Knife skills allow you to prepare food incredibly quickly, drastically reducing preparation time. By getting quick at using knives, and in a safe manor, we can be preparing food whilst keeping an eye on another part of the dish that is cooking.
This automation of the knife movement frees up a large part of our brain to focus on other areas.
Knife Selection Is An Important Part Of Cooking Quickly
Part of knife skills is knowing which knife to select. We have a range of different knives in our bags which allow us to choose the knife best suited to the task.
A chef would never use a chopping knife to fillet a fish for example; although it can be done – it is a lot slower and less accurate.
Most home cooks don’t have this advantage of being able to choose the best knife and generally have a one knife for all tasks situation to contend with.
Using a sharp knife also plays a huge role!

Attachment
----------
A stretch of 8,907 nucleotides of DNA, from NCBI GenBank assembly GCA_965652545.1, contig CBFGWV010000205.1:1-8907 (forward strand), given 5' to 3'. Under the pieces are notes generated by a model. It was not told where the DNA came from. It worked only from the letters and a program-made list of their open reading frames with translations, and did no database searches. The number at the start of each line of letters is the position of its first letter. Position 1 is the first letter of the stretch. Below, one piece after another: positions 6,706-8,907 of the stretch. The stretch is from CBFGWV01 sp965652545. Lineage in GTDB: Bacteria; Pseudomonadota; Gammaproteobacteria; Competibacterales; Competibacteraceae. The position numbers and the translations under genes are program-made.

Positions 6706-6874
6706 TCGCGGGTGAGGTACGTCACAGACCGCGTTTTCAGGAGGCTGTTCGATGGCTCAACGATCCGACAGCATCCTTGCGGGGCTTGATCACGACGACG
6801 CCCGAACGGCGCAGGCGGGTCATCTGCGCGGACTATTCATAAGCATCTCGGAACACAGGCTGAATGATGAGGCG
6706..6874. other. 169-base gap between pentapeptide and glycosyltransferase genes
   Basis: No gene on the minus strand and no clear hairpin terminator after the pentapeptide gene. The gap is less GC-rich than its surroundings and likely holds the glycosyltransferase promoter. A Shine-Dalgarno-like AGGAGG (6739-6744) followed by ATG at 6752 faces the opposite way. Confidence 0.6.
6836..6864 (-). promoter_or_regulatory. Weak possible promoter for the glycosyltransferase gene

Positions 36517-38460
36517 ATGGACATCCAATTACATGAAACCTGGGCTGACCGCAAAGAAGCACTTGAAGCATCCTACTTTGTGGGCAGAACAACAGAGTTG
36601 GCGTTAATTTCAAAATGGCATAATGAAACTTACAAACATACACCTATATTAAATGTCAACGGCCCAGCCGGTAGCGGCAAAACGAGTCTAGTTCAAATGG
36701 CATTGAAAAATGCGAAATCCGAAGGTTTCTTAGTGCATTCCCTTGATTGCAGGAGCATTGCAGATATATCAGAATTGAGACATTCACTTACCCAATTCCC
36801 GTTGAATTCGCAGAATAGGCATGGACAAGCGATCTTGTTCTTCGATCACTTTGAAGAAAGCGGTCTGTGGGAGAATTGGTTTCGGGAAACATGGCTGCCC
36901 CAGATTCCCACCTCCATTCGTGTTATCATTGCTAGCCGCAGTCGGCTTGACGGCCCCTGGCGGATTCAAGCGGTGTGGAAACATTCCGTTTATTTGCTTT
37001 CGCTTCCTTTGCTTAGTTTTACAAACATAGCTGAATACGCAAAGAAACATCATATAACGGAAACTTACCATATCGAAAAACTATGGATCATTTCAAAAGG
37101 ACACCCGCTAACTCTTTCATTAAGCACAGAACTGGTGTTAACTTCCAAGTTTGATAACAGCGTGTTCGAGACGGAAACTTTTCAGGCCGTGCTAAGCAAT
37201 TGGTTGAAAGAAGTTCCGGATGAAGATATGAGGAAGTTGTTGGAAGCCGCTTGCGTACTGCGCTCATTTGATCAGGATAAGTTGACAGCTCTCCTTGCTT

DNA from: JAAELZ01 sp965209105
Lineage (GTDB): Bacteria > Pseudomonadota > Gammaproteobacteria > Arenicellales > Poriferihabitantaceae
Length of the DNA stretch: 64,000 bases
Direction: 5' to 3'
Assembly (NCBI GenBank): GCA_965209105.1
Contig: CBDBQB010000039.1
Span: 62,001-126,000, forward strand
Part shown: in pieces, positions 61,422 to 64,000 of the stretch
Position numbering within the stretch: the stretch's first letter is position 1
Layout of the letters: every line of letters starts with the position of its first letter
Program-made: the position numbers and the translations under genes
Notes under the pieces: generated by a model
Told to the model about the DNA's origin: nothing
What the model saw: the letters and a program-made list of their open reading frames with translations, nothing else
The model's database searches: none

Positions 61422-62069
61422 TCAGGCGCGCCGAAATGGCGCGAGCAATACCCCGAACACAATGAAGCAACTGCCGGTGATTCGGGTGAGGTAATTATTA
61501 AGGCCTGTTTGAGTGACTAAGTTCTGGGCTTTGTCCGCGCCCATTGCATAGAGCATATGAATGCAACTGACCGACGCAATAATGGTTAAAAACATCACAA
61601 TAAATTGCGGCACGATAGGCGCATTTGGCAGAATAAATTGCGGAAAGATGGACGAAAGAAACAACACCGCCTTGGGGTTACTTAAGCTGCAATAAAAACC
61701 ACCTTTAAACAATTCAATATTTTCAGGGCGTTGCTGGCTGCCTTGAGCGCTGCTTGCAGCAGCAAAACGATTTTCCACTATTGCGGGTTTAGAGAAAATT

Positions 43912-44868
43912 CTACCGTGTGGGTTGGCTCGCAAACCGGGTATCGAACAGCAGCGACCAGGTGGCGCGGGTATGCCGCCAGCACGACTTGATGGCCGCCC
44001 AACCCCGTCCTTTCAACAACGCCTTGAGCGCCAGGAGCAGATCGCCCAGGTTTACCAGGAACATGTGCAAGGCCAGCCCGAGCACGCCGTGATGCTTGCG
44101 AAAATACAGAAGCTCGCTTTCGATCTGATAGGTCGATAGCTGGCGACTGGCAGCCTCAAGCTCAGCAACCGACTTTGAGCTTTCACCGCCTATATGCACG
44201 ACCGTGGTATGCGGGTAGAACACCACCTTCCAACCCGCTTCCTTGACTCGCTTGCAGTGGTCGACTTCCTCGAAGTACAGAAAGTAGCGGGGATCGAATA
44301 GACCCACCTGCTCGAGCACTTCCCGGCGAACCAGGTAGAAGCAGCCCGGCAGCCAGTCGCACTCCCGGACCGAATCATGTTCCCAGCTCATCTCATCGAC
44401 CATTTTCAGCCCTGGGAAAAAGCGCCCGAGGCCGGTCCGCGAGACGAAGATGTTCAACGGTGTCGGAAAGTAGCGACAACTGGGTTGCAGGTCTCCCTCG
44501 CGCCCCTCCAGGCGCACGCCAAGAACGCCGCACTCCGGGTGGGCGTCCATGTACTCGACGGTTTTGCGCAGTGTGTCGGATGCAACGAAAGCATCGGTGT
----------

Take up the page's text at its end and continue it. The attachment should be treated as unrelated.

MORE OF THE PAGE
2. Chefs Are Experts At Cooking Timings
Experience gained in the kitchen allows chefs to predict surprisingly accurately when a dish is fully cooked, without resorting to timers.
In large kitchens there is simply too much going on to have every chef constantly using timers. Instead you get a feel for things.
If I put something in the oven for 20 minutes for example I can judge pretty well when that time is up. This prevents lots of back and forth trips to the oven, and also prevents burning the food.
This isn’t fool proof though I’ll point out – and there are times when the heartbreak of realizing you’ve burnt the potatoes in the oven sets in!